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Boris Johnson, a sorry excuse for a man

Some Tory MPs still dream of Boris Johnson returning as PM. After his Covid inquiry appearance, are they mad?

Despite three chaotic years in No 10 and innumerable lies and gaffes, a cabal of Tory MPs are intent on returning Boris Johnson to power. Photo: Charles McQuillan/Getty

Last weekend, adding a new melting clock to our increasingly surreal politics, the Mail on Sunday reported that a group of Tory MPs were intent on bringing Boris Johnson back as prime minister.

The methods by which he might be returned to power were suitably Johnsonian in their ridiculousness – a loyalist in a safe seat stepping aside to let him return to the Commons, then a vote of no confidence in Rishi Sunak and a leadership contest in which all the MPs who abandoned Johnson in 2022 suddenly voted for him again. Or, even wilder, a quick leadership contest from which Priti Patel emerged triumphant, trounced Keir Starmer at the election and then graciously stepped aside for her old boss.

The dream of a Boris return is one that’s confined solely to a small fringe of Tory MPs – the appetite even from the core Red Wall voter for a Johnson return could not be lower. When your correspondent sat in on a focus group of 2019 Tory voters (all of whom voted Leave) in the West Midlands town of Walsall, the prospect of Johnson’s return garnered a rapid and unanimous response. The group simply cried out “no!”.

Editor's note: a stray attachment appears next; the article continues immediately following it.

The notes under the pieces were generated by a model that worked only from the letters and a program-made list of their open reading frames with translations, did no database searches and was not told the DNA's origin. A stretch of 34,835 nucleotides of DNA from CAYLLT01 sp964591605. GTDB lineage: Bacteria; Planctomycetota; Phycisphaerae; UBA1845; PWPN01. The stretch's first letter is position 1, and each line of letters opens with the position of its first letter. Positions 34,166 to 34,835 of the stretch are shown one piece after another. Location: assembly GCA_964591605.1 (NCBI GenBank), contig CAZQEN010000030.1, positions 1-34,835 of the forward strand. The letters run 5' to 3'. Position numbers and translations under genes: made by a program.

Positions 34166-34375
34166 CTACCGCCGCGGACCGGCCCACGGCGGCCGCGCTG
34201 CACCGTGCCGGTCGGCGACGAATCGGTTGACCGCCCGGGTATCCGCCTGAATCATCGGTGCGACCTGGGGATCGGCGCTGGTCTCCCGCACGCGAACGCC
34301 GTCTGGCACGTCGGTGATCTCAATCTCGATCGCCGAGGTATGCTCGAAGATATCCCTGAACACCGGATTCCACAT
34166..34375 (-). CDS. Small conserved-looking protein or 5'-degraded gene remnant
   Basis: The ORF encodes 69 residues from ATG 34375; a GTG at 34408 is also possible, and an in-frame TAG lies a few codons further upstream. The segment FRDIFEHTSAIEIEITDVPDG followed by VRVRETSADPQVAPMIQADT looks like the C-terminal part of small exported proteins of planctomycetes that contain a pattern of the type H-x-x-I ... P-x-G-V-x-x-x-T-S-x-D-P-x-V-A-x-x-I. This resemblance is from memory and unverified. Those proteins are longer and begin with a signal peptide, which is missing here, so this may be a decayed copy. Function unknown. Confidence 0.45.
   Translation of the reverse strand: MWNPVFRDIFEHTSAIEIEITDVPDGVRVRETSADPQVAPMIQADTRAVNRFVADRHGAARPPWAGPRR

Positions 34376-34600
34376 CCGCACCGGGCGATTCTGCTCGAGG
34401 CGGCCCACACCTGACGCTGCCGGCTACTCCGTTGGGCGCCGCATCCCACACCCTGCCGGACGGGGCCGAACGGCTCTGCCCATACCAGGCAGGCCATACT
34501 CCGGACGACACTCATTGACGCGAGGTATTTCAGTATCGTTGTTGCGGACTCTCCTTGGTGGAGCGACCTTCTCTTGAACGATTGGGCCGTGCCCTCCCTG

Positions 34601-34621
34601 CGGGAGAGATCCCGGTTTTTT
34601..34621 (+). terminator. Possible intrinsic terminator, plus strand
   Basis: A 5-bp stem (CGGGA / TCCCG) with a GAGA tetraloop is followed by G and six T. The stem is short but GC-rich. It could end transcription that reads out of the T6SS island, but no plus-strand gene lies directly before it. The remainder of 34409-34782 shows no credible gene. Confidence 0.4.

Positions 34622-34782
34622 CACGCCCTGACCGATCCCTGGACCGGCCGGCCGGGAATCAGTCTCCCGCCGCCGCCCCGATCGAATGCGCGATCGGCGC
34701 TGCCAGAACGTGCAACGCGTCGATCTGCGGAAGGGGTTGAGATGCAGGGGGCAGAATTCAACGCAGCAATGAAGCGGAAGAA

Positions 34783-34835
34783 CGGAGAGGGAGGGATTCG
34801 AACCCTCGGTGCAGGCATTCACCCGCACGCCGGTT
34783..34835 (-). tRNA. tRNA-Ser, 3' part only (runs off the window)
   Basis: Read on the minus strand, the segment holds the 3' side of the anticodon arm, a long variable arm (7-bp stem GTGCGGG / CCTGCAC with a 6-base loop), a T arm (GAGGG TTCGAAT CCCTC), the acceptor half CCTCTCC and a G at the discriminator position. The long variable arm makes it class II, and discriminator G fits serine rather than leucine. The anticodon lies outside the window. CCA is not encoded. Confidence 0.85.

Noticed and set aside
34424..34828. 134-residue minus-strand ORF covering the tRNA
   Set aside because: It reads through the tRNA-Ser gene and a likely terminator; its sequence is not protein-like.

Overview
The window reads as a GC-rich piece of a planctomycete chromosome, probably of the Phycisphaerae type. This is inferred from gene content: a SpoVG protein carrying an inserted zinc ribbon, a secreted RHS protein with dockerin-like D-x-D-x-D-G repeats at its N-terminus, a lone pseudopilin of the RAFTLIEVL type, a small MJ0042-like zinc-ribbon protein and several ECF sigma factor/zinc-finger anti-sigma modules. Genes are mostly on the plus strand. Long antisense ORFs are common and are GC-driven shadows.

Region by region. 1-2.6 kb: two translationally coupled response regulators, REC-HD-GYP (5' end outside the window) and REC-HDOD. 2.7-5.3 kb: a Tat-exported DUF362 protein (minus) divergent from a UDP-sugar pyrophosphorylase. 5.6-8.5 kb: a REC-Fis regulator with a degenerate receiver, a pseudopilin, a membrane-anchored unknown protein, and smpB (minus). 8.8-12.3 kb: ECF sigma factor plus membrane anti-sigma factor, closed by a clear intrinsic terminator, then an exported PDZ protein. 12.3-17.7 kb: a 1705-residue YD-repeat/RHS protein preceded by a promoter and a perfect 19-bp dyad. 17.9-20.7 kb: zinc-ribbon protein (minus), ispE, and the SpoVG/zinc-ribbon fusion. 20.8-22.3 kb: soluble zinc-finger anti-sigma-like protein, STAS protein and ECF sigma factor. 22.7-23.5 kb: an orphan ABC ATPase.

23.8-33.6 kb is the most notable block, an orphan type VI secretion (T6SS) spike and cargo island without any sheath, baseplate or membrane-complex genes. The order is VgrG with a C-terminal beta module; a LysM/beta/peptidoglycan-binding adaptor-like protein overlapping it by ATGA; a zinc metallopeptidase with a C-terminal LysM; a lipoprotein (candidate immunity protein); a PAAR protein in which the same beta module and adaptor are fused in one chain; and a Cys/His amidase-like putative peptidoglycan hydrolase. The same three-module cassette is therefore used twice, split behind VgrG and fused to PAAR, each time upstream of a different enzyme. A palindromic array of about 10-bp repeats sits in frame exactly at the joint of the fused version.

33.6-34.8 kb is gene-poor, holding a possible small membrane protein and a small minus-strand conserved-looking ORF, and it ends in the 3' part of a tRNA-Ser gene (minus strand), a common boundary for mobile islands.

Presumably those who seek to bring back arguably Britain’s worst-ever prime minister had slept through his three chaotic years in Downing Street. They must have missed his appearance in front of the Covid inquiry too.

Johnson has always been a man who has told on himself. In public he seems bumbling and distracted, relying on his charm to get by rather than ever mastering a brief.

His superficial affability has always proven easy to penetrate, disappearing rapidly once he’s asked a question he doesn’t like. But for a long time, most of the mainstream media told us not to believe what we saw on television.

“Boris”, we were told – it was always “Boris” back then – actually had a forensic eye for detail, was wildly ambitious, and was organised and together behind the scenes. His duties as mayor of London seemed to be sufficiently light that this scenario seemed just about plausible. In reality, a comparatively diligent and talented team of senior officials handled most of the real work, and Johnson was shepherded carefully around the public-facing and ceremonial stuff.

The Wizard of Oz act held, since the people doing the actual work stayed behind the curtain – as they had at the Spectator during Johnson’s editorship. It seemed plausible that he was at least capable of competently running an organisation of moderate size.